Easy No Knead Skillet Bread
This is the easiest no-knead skillet bread. Just mix all of the ingredients together, let the dough rise, put it in a pan and bake! You won't get your hands or counters messy!
Bloggen er fjernet
Som varslet på blogg.no siden 28. november 2018 ble blogger som lå på den gamle publiseringsplattformen, blogsoft, lagt ned 9. april 2019. Dersom du havnet på siden du nå leser når du forsøkte å gå inn på en blogg, betyr det at bloggen dessverre ikke lenger er tilgjengelig. Det er heller ikke
Bread and Circuses
Although I am a potter and would normally say that this is my only real area of expertise, I have in recent years, been called upon to bake bread on several occasions. This came about because, after I built the Roman kiln for Segedunum, they asked if I could also build for them, a Roman bread oven. Not being one to turn down a challenge I said yes. The Oven was loosely based on evidence from the ones at Chichester and Doune Primary School. It was constructed on a masonry and rubble base…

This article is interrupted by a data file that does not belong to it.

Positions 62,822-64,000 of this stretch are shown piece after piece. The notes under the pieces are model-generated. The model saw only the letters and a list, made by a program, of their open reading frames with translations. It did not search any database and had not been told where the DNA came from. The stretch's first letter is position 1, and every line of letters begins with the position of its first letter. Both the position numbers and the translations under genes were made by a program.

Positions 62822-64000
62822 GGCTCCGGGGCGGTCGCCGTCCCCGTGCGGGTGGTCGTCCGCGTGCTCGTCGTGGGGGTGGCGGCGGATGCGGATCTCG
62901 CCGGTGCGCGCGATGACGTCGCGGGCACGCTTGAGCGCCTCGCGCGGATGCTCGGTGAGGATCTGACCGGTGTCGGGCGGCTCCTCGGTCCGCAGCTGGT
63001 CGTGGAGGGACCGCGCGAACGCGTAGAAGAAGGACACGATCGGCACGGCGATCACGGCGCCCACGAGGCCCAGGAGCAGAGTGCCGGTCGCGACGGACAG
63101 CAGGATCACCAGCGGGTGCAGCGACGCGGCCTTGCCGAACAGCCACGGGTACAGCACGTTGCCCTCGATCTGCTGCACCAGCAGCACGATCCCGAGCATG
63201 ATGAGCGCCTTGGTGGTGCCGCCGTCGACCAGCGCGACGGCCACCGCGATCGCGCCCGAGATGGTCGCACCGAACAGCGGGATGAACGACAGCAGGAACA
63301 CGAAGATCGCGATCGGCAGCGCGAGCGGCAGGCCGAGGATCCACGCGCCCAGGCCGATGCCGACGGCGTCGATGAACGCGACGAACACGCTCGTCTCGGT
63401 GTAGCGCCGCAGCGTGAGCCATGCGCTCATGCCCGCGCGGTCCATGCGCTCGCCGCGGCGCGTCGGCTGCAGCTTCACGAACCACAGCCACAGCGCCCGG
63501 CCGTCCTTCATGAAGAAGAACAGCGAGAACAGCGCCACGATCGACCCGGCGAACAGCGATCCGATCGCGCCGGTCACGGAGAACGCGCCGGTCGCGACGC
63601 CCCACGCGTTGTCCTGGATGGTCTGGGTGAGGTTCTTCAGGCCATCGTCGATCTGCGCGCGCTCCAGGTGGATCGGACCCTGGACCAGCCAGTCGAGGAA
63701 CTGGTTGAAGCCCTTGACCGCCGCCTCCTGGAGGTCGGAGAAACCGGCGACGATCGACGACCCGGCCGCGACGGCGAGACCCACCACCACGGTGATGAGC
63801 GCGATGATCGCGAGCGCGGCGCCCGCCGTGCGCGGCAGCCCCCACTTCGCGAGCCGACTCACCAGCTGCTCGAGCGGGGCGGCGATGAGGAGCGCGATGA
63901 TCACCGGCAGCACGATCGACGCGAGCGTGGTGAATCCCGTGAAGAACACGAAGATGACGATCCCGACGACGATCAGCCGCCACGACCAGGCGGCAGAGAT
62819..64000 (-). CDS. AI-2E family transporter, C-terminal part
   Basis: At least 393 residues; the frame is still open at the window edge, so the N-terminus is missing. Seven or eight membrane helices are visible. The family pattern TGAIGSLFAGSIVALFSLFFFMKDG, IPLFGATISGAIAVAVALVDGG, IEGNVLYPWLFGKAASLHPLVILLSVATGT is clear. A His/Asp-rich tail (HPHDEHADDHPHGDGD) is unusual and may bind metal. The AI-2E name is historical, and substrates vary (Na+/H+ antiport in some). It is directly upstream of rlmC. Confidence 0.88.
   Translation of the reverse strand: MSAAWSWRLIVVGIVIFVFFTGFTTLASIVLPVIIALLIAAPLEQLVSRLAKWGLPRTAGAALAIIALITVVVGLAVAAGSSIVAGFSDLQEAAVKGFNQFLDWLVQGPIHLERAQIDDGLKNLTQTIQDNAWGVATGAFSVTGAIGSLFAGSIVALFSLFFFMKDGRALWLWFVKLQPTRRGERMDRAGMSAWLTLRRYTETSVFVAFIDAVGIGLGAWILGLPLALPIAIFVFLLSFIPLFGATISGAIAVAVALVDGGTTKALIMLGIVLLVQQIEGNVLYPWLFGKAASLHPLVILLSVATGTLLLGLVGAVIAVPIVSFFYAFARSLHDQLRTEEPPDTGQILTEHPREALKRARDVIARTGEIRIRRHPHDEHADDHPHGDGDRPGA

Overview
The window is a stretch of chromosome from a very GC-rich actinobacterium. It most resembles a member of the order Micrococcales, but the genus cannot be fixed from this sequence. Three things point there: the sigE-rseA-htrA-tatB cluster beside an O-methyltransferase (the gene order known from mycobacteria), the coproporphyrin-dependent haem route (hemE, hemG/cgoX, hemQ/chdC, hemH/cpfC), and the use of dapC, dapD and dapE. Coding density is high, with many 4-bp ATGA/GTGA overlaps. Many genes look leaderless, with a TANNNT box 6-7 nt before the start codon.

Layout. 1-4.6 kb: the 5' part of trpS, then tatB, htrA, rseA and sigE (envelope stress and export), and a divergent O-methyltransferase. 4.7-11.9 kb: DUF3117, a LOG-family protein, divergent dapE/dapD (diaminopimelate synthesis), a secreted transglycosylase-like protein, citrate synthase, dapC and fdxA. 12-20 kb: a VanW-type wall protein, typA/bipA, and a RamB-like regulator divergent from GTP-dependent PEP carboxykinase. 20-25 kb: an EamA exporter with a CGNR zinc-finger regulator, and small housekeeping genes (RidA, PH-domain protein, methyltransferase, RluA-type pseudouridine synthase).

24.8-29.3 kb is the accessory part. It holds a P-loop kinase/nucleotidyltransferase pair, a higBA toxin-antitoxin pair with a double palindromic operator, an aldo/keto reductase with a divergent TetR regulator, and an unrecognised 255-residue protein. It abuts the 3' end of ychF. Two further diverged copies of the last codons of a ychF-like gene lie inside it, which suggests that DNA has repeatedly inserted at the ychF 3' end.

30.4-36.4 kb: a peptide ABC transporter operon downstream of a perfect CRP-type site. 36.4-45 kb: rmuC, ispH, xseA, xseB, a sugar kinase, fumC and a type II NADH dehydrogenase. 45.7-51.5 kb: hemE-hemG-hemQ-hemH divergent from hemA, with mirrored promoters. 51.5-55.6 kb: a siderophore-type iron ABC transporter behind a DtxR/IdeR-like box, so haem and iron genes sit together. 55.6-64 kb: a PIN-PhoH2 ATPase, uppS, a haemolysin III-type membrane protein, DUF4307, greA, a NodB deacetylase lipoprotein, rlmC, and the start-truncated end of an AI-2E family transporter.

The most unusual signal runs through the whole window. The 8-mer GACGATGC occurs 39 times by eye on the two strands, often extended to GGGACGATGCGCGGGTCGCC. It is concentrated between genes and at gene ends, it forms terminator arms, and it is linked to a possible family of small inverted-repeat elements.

A little soda bread history by Diane Duane. An abundance of fuel and a climate-caused dearth of hard wheat lead to to popularity of baking soda rather than yeast as a leavening agent. This article provides interesting history and good culinary information on Irish soda bread and farl.
Dear Reader, This is not a how-to set of directions for fixing a colonial breakfast. It is a review of what was done in cooking breakfast. Recipes for colonial meals can be found on the web. (Go Google.) Colonial Hearth Courtesy of LoveToKnow You got yourself into this. For two years you’ve been telling Momma and Poppa that you are old enough to take care of yourself and the farm for a few days if they want to go away. (Go gather kelp, visit one of your aunts or uncles, go to Oceanport and…
Walk-in Cooking Fireplace in Restored 1810 Farmhouse
Old fashioned Pennsylvania German cooking , in this walk-in cooking fireplace, was demonstrated during the two-day Fall Fescht-2008 held in Kutztown, Pennsylvania. It was on "the farm'", a living history museum, at the the Pennsylvania German Cultural Heritage Center, on the north end of Kutztown University's campus. The 1810 farmhouse is on the National Register of Historic Places.